The President and Our Lady » Manila Bulletin News



Jose Abeto Zaide

By José Abeto Zaide


(A senior citizen’s nostalgic recollection, sometime in 2007:)


Lisbon and Fatima, Portugal — When asked on Thursday if I could present my letters of credence to the President of Portugal on Friday next, my knee-jerk reaction was to grab the date.  Unless there was Divine Intervention, I must thank my Portuguese colleague in Paris, Ambassador Antonio Martins Monteiro, for leap-frogging my accreditation. My Singapore and Cambodian colleagues waited nearly two years (so did my two predecessors, Ambassador Hector Villarroel and Ambassador Rora Navarro Tolentino).

I hastily cabled DFA that I would depart for Lisbon, and designated Minister Narciso Castaneda Charge d’Affaires. My secretary, Adel Verzosa Renaud, had little time to prepare my papers for the trip. My UNESCO deputy, Consul Igor Bailey, thanked me for bringing him in tow; but he should really have thanked Assistant Secretary Armando Fernandez. I did not know which Peter Moneybags Manding robbed to pay Paul but, mirabile dictu, we got the funds in 24 hours. My wife, Meng, joined us on my own account.

Paris’ Indian summer hit 30 degrees Celsius; so we traveled light.  We descended on the Aigle Azure airline, feeling out of season wearing Barong in Lisbon’s 19 degree Celsius cum drizzle, and hardly warmed by an efficient but unsmiling Foreign Office protocol. Our honorary Consul General of 30 years, Manuel Pinheiro, would provide the smiles with round-the-clock service. But he couldn’t on short notice (coming as he did from our meeting in Paris) arrange calls on media or the business sector.  I prayed: No rain on my parade, please.

Chief of Protocol and the Secretary General.  Ambassador Corte Real was on his second incarnation as Chief of Protocol. Few make the same mistake twice. With one deputy and a staff of 30, he covered the President, Prime Minister and Minister of Foreign Affairs.  We ran through the next day’s presentation drill (Philippine flag, blue field up), and reminisced on some protocol hazards (how I got to be Chief of Protocol by accident). I would wear my father’s morning frock; but Igor could come in Barong. (Renting a frock would cost him one month’s representation allowance). Ambassador Real promised to deliver my gift of a Barong Tagalog for 6’3” tall President Anival Cavaco Silva.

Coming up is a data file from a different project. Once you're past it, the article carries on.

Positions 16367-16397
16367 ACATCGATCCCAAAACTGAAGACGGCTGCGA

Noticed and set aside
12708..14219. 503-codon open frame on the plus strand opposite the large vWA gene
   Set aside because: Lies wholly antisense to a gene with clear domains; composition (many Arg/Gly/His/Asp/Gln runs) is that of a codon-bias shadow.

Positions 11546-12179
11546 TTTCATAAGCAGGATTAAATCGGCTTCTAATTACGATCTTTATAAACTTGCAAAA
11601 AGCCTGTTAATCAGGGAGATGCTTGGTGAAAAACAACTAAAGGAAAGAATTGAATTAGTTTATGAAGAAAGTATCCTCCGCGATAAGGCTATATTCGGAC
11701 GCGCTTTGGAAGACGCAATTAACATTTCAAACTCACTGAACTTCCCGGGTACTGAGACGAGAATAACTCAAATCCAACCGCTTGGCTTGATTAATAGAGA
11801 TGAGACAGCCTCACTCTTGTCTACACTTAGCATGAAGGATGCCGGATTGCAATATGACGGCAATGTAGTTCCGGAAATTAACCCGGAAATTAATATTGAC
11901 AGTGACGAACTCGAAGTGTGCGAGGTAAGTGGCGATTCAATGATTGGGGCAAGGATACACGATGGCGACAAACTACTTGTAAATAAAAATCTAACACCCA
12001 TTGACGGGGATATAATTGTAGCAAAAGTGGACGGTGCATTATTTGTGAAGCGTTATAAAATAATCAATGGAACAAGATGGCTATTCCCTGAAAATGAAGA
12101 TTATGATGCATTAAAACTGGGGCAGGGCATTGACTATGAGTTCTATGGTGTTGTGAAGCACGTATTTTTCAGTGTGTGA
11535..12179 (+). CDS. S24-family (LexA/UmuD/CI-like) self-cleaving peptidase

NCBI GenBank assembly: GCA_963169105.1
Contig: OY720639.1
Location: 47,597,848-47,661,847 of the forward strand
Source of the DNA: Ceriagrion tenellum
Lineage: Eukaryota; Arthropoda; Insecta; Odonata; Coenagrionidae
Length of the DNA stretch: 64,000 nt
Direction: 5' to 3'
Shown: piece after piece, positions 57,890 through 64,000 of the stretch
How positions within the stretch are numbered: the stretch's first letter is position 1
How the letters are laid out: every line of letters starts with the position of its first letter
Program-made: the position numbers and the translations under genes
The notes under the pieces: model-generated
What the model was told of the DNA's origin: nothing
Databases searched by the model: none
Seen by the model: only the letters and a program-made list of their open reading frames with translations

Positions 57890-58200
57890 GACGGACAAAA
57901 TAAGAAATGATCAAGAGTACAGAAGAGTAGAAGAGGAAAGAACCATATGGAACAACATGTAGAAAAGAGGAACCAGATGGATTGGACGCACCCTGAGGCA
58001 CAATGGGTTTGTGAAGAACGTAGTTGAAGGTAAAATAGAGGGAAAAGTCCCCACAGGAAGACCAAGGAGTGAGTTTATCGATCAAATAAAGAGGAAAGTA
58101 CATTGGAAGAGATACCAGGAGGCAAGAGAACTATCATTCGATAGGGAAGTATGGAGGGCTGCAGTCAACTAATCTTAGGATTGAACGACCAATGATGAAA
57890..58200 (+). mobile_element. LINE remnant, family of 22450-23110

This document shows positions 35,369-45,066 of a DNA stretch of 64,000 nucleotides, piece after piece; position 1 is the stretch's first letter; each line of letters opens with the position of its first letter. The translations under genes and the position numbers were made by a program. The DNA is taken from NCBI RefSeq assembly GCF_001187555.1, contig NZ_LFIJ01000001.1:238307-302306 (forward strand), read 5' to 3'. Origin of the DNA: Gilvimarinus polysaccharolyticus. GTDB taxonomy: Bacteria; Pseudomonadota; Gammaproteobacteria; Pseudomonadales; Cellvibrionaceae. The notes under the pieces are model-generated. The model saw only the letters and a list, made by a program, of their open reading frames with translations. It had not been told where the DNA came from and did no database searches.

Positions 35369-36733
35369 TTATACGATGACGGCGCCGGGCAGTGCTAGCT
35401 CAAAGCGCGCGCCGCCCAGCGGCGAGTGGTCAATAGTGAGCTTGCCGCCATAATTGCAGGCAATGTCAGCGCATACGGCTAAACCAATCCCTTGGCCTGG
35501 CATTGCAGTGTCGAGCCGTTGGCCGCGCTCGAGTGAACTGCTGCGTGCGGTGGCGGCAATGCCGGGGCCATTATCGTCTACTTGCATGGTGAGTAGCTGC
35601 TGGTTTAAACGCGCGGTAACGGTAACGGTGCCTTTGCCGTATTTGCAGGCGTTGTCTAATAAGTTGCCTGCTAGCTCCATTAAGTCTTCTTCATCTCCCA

A long hall lined with 17th century blue tiles linked the office of the Chief of Protocol in the old Royal Palace to the Secretary General’s office, which was a former convent.  After the first King  of the Braganza dynasty placed the crown of Portugal on Our Lady, no mortal monarch had worn the Portuguese crown again.

Foreign Office Secretary General Ambassador Quartim Santos looked forward to his assignment to China in the next fortnight. Nobody knew China as well as early Portuguese missionaries and  navigators. He said that 54 percent of exports of China derived from foreign investments. I tired to interest him in Chinoys who might be good partners and interlocutors in today’s business, pointing out that there were more Chinoy investments in China that the other way around.

Presentation of Credentials.  Señor Jose Soares, a second-generation diplomat who graduated from the French Elysee in Lisbon, was my designated  protocol officer.  He fetched me at Le Meridien hotel. Our two motorcycle escorts being overly efficient, we had to kill five minutes.